By Kerry Medina
Nearly five years since its June 2014 launch, Curio Collection by Hilton is still very much on the upswing. The soft brand--an assemblage of independent, full-service hotels in the upper-upscale segment--closed out 2018 with more than 65 hotels open and over 55 more hotels in the global pipeline.
Last year’s additions to the portfolio included a first property in Portugal, a third New York City hotel and entry into Paris with two locations, a second China hotel as well as the new 100 Queen’s Gate Hotel London. Curio Collection also made its debut in Africa with the opening of the Legend Hotel Lagos Airport in Nigeria–which also represents Hilton’s 500th hotel across Europe, the Middle East and Africa. This year is packing just as much punch; the announcement was made in late January that Virgin Hotels Las Vegas will join Curio Collection by Hilton in 2020.
The brand’s global head Mark Nogal describes the growth as steady, noting that it comes down to finding the right owners who want to partner with Hilton. “The hotel business is complicated with so many different channels and mixes of business and independent owners may not have all the resources needed to bring more money to the bottom line,” he explains.
Independent property owners turn to Curio in order “to put the power of the Hilton engine behind their property,” Nogal said. In other words, associating their hotels with the Hilton name lends another level of credibility to the property because travelers are already familiar with Hilton.
In addition to leveraging Hilton’s global recognition thanks to the 55,000 hotels worldwide that fly one of its brand flags, Nogal further points out that independent owners who sign on with Curio also do so in order to benefit from Hilton’s purchasing power, whether via Hilton Supply Management or with OTAs, as well as Hilton’s sales organization as a means of further diversifying their property’s mix of business while also tapping into Hilton Honors’ pool of more than 80 million members.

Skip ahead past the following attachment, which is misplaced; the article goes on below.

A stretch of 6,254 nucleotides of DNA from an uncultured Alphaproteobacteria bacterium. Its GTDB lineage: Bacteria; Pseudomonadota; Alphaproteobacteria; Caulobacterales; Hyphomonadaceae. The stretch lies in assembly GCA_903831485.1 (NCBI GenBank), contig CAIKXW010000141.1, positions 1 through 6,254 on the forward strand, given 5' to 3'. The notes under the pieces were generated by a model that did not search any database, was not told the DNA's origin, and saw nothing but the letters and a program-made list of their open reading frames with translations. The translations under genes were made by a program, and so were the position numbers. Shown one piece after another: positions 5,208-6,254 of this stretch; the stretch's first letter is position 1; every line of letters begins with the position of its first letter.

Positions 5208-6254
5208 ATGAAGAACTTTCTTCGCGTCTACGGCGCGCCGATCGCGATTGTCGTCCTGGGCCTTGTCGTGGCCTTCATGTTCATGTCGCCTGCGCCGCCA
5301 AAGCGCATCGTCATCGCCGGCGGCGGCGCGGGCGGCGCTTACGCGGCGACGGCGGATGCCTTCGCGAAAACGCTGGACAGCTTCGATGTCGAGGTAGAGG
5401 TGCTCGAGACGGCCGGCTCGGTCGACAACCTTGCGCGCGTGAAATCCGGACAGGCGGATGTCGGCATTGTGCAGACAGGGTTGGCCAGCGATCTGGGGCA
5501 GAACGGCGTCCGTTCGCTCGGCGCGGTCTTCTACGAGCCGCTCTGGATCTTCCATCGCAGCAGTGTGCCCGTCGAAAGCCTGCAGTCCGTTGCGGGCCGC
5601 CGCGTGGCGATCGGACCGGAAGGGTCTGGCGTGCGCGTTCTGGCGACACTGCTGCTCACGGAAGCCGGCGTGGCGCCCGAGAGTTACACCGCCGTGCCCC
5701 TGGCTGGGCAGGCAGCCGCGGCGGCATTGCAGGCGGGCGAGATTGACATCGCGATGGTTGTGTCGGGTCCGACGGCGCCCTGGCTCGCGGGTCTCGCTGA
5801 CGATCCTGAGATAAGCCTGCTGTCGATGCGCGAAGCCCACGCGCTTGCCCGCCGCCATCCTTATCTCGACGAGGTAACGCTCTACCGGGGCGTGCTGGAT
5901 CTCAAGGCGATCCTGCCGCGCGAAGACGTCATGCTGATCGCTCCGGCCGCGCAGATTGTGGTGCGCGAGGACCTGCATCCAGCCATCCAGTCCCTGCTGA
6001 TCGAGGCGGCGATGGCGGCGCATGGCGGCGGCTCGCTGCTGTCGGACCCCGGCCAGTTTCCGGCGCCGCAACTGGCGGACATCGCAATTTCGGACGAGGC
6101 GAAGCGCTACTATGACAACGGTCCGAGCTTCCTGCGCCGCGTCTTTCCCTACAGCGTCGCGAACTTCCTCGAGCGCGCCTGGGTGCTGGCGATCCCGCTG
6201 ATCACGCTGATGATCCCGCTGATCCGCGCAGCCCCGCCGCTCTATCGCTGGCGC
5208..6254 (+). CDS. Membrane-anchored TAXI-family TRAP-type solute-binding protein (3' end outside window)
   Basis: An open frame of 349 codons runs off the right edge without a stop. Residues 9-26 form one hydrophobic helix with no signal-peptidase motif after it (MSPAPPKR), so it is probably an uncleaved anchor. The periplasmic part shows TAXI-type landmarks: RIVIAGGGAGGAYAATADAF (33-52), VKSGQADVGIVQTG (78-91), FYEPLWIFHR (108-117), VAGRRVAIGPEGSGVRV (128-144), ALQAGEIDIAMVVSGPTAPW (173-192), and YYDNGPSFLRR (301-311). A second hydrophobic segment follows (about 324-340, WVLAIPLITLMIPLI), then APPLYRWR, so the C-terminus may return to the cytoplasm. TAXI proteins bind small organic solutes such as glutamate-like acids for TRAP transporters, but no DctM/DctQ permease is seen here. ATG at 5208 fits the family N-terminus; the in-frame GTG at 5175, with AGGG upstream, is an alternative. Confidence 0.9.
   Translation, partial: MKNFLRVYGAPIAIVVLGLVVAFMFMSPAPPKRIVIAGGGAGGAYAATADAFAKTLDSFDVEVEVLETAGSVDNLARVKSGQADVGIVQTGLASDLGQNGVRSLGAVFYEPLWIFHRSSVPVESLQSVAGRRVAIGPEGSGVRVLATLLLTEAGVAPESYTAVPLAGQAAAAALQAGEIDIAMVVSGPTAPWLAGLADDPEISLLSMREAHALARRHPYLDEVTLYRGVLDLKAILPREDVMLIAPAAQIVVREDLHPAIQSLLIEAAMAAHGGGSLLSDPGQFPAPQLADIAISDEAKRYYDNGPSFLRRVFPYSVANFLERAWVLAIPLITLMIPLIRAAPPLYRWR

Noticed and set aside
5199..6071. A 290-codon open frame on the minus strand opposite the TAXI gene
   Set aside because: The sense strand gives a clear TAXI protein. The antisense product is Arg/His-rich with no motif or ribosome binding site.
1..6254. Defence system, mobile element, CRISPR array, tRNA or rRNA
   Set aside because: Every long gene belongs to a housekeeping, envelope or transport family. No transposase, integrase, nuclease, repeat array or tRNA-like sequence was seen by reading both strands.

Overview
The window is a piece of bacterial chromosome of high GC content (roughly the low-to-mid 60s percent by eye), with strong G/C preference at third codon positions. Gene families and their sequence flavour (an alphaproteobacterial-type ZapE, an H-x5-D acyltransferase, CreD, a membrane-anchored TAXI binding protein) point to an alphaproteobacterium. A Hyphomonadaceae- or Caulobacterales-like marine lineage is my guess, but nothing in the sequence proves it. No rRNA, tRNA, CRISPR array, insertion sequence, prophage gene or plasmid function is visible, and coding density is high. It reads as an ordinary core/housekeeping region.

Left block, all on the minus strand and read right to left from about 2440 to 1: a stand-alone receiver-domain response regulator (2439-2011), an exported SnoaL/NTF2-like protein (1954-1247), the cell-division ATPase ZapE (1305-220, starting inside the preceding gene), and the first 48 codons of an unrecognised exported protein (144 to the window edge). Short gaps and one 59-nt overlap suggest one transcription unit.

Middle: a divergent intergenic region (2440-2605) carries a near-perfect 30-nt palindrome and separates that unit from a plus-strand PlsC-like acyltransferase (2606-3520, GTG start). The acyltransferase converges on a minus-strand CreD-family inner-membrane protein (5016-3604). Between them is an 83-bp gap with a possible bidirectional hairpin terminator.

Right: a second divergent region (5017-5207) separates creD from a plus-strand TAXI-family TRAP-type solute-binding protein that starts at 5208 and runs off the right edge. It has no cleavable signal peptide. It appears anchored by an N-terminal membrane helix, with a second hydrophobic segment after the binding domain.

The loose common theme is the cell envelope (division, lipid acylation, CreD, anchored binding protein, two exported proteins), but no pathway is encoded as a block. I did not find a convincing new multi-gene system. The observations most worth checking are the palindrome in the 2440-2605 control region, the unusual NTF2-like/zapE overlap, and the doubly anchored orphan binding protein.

“There’s definitely a growing propensity among travelers to seek out independent experiences and if they’re going to a city, they want a property that gives them the opportunity to connect with the community where the hotel resides,” said Nogal. “They also want the ability to earn or redeem Hilton Honors points when at a Curio property and that’s a very important aspect for these travelers.”
But the continued expansion of the Curio Collection portfolio has also been a matter of identifying the right properties. While this assembly of independent hotels is categorized as full-service and upper-upscale, they’re also known for strong food and beverage offerings that resonate with guests and attract the local community. Nogal also said that they’re located in major cities where travelers go for business or leisure and are looking for real connections with local culture.
“We’re looking to grow on a global basis, but we’re also very strategic in handpicking properties that have a unique story,” he said. “No two hotels are the same.” As an example, he cites the Statler Hotel in Dallas, which was originally built by Conrad Hilton. With just 159 rooms and meeting space that can accommodate up to 1,650, the recently renovated hotel has a mid-century modern feel that harkens back to its style when the hotel opened in the 1950s. Nogal said that has enabled the hotel to connect extremely well with guests and residents in the Dallas market.
Moreover, many of the hotels under the Curio umbrella are located in unique neighborhoods. Case in point, The Logan Hotel in Philadelphia, which is set in the city’s museum district. From the rooftop bar, guests can spy some of the city’s major cultural institutions while also enjoying the hotel’s own rich art collection, including photos of 300 celebrated Philadelphians celebrated on the entrance chandelier.